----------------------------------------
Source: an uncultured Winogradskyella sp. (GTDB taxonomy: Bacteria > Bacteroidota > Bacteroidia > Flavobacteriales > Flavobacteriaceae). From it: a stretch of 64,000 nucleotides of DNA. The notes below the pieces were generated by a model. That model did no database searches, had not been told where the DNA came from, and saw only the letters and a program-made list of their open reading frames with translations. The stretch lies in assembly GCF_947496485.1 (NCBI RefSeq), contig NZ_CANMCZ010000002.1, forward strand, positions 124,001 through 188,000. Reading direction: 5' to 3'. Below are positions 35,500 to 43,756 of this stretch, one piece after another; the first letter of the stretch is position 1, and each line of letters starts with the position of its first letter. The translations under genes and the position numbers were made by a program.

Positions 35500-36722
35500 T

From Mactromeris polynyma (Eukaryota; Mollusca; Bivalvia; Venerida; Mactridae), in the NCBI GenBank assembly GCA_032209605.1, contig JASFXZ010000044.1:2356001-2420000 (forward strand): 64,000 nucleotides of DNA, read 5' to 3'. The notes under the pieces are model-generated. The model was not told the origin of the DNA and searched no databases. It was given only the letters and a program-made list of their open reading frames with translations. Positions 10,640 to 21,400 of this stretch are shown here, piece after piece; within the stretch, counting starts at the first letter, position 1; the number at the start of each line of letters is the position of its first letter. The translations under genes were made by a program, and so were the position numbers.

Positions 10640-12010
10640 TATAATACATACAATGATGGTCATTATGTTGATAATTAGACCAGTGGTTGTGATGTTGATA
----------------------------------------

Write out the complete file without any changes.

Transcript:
Source: an uncultured Winogradskyella sp. (GTDB taxonomy: Bacteria > Bacteroidota > Bacteroidia > Flavobacteriales > Flavobacteriaceae). From it: a stretch of 64,000 nucleotides of DNA. The notes below the pieces were generated by a model. That model did no database searches, had not been told where the DNA came from, and saw only the letters and a program-made list of their open reading frames with translations. The stretch lies in assembly GCF_947496485.1 (NCBI RefSeq), contig NZ_CANMCZ010000002.1, forward strand, positions 124,001 through 188,000. Reading direction: 5' to 3'. Below are positions 35,500 to 43,756 of this stretch, one piece after another; the first letter of the stretch is position 1, and each line of letters starts with the position of its first letter. The translations under genes and the position numbers were made by a program.

Positions 35500-36722
35500 T

From Mactromeris polynyma (Eukaryota; Mollusca; Bivalvia; Venerida; Mactridae), in the NCBI GenBank assembly GCA_032209605.1, contig JASFXZ010000044.1:2356001-2420000 (forward strand): 64,000 nucleotides of DNA, read 5' to 3'. The notes under the pieces are model-generated. The model was not told the origin of the DNA and searched no databases. It was given only the letters and a program-made list of their open reading frames with translations. Positions 10,640 to 21,400 of this stretch are shown here, piece after piece; within the stretch, counting starts at the first letter, position 1; the number at the start of each line of letters is the position of its first letter. The translations under genes were made by a program, and so were the position numbers.

Positions 10640-12010
10640 TATAATACATACAATGATGGTCATTATGTTGATAATTAGACCAGTGGTTGTGATGTTGATA